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Vital statistics


Monday, January 25, 2010
Mayor Bloomberg and Health Commissioner Farley Announce Life Expectancy for New Yorkers has Increased to 79.4 Years – an All-Time High
New Yorkers born in 2007 can expect to live an average of 79.4 years – a gain of 5 months since 2006 and the longest average life expectancy ever recorded in New York City. Life expectancy has shot up by a year and 7 months since 2001, exceeding national gains, and has now reached 82 years for women and 76.3 years for men. The Health Department announced the new findings in its Annual Summary of Vital Statistics.
PRESS RELEASE # 039-10




Salt


Monday, January 11, 2010
Health Department Announces Proposed Targets for Voluntary Salt Reduction in Packaged and Restaurant Foods
The National Salt Reduction Initiative, a New York City-led partnership of cities, states and national health organizations, unveiled its proposed targets to guide a voluntary reduction of salt levels in packaged and restaurant foods. Americans consume roughly twice the recommended limit of salt each day – causing widespread high blood pressure and placing millions at risk of heart attack and stroke – in ways that they cannot control on their own. Only 11% of the sodium in Americans’ diets comes from their own saltshakers; nearly 80% is added to foods before they are sold. Through a year of technical consultation with food industry leaders, the National Salt Reduction Initiative has developed specific targets to help companies reduce the salt levels in 61 categories of packaged food and 25 classes of restaurant food. Some popular products already meet these targets – a clear indication that food companies can substantially lower sodium levels while still offering foods that consumers enjoy.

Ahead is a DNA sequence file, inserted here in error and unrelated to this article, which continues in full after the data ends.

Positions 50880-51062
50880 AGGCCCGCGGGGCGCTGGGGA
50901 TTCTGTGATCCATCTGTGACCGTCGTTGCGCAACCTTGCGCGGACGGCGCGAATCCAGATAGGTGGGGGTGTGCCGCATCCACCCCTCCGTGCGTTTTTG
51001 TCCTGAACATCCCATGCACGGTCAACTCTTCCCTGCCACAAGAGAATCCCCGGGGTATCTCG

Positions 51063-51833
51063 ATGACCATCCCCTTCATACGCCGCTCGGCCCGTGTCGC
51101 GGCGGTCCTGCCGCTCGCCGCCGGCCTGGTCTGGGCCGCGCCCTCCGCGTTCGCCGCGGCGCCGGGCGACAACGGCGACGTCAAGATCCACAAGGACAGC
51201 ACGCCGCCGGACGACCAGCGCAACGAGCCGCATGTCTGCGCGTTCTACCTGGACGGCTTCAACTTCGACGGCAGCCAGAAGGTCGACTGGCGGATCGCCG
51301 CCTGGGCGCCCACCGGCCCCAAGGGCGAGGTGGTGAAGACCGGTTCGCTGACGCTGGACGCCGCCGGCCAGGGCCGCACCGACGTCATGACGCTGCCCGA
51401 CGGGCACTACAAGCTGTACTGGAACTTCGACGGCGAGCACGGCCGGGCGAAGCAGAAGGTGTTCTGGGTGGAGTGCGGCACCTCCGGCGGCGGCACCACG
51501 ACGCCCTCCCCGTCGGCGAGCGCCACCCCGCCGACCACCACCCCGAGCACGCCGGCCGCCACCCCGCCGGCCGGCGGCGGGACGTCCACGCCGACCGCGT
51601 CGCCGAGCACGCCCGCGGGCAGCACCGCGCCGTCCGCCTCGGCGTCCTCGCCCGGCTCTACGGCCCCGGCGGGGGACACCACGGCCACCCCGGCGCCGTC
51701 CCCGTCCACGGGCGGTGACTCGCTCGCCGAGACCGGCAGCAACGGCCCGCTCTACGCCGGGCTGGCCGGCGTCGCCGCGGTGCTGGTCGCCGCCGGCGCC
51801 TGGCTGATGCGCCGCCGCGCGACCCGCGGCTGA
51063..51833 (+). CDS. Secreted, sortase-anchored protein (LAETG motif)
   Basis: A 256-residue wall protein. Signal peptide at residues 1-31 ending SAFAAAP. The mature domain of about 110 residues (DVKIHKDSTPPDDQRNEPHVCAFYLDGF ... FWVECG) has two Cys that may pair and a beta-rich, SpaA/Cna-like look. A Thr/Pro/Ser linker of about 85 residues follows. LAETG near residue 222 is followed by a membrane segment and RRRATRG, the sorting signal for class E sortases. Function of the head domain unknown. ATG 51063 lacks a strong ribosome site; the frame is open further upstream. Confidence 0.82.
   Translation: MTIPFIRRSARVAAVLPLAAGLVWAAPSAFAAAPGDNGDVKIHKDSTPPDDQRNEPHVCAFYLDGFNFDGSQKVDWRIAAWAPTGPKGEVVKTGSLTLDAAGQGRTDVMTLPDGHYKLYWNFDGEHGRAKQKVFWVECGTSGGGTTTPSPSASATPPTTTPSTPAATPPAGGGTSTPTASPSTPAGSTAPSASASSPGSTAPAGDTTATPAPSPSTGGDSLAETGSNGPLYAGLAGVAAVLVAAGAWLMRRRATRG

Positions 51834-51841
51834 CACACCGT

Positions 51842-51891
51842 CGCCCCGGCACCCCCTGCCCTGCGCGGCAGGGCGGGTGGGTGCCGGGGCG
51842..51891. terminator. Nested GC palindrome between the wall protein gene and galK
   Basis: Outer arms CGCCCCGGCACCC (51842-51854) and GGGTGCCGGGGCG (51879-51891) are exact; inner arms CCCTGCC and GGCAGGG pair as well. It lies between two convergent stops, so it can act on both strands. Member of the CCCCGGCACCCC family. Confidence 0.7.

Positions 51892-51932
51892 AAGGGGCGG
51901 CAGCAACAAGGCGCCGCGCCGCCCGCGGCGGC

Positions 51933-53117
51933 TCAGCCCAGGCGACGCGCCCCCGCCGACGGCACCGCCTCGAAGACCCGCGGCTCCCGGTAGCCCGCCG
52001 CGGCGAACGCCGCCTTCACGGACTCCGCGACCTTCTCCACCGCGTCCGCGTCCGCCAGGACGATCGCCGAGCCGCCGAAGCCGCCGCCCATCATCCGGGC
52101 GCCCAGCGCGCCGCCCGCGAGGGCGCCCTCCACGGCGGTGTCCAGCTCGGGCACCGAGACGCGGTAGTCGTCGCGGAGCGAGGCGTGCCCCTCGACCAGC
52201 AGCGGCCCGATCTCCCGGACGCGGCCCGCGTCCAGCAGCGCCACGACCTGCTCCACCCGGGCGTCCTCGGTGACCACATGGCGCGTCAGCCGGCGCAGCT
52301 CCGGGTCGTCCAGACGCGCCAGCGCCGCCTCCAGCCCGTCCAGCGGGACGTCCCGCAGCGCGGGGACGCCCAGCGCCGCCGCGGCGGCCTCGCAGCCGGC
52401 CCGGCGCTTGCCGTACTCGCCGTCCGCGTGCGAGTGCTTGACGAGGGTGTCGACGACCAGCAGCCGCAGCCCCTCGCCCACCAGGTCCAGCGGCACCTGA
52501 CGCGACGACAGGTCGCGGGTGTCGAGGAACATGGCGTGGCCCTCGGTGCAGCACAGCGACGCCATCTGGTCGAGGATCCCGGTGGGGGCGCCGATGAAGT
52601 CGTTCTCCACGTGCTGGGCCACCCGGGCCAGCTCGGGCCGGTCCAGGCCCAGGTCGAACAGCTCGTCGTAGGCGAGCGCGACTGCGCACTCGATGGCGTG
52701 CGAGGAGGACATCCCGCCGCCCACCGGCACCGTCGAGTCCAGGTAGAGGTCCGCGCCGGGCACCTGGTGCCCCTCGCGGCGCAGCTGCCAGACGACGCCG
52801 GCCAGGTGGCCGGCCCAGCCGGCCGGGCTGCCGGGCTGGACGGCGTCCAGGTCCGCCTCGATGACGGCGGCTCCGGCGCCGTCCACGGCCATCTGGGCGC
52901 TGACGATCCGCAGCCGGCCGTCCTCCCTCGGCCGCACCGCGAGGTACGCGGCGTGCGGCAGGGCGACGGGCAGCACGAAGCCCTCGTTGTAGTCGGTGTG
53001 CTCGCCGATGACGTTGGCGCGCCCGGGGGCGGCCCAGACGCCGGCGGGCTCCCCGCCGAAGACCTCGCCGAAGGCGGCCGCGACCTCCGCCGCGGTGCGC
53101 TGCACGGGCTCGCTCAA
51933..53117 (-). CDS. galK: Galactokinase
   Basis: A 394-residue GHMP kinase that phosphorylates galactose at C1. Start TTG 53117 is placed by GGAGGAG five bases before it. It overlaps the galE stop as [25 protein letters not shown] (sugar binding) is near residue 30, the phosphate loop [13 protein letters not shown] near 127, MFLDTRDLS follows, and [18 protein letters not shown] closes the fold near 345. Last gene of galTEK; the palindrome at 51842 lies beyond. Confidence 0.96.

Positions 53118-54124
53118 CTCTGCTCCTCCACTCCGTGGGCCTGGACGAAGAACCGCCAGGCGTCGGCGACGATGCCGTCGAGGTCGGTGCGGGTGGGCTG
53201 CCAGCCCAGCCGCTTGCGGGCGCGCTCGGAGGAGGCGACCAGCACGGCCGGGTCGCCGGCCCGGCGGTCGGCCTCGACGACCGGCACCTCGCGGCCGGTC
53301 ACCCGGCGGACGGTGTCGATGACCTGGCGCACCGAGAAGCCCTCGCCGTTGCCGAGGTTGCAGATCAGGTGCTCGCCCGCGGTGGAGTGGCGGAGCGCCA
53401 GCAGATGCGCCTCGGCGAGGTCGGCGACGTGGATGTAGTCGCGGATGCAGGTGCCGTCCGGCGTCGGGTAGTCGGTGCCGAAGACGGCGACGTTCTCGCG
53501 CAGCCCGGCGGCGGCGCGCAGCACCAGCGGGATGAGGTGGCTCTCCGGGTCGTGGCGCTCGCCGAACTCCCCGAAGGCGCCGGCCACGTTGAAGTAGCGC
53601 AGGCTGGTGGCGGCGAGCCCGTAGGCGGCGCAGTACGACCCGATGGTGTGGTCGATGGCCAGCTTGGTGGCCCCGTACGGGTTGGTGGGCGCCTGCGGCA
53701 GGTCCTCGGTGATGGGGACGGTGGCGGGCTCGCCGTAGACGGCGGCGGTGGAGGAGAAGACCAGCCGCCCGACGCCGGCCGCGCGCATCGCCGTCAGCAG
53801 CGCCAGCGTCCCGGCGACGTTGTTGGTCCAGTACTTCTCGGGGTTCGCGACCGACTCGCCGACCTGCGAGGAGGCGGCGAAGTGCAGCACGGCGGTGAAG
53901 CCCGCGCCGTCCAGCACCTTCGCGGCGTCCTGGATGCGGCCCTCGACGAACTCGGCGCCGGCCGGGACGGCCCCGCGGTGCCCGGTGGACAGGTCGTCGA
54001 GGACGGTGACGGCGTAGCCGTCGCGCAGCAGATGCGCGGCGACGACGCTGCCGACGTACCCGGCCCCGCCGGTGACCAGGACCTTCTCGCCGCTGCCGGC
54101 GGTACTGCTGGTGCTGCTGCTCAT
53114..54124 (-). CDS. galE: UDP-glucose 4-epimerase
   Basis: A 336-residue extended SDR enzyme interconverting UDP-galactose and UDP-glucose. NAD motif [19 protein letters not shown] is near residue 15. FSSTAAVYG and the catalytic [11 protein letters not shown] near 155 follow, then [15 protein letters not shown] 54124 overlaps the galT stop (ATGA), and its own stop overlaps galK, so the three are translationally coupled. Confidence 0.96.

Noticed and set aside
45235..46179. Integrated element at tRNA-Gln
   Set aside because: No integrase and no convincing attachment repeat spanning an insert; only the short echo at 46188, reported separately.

PRESS RELEASE # 002-10




Get vaccinated


Friday, January 8, 2010
Health Department Warns that Influenza Season Isn’t Over, Urges New Yorkers to Get Vaccinated
Influenza is still circulating in New York City, and the season is still young. The H1N1 virus is likely to persist in the coming months, and seasonal influenza could increase as well, as it often does during the winter months. Fortunately, there is still time to get vaccinated – and vaccines to prevent both types of influenza are widely available.
PRESS RELEASE # 001-10



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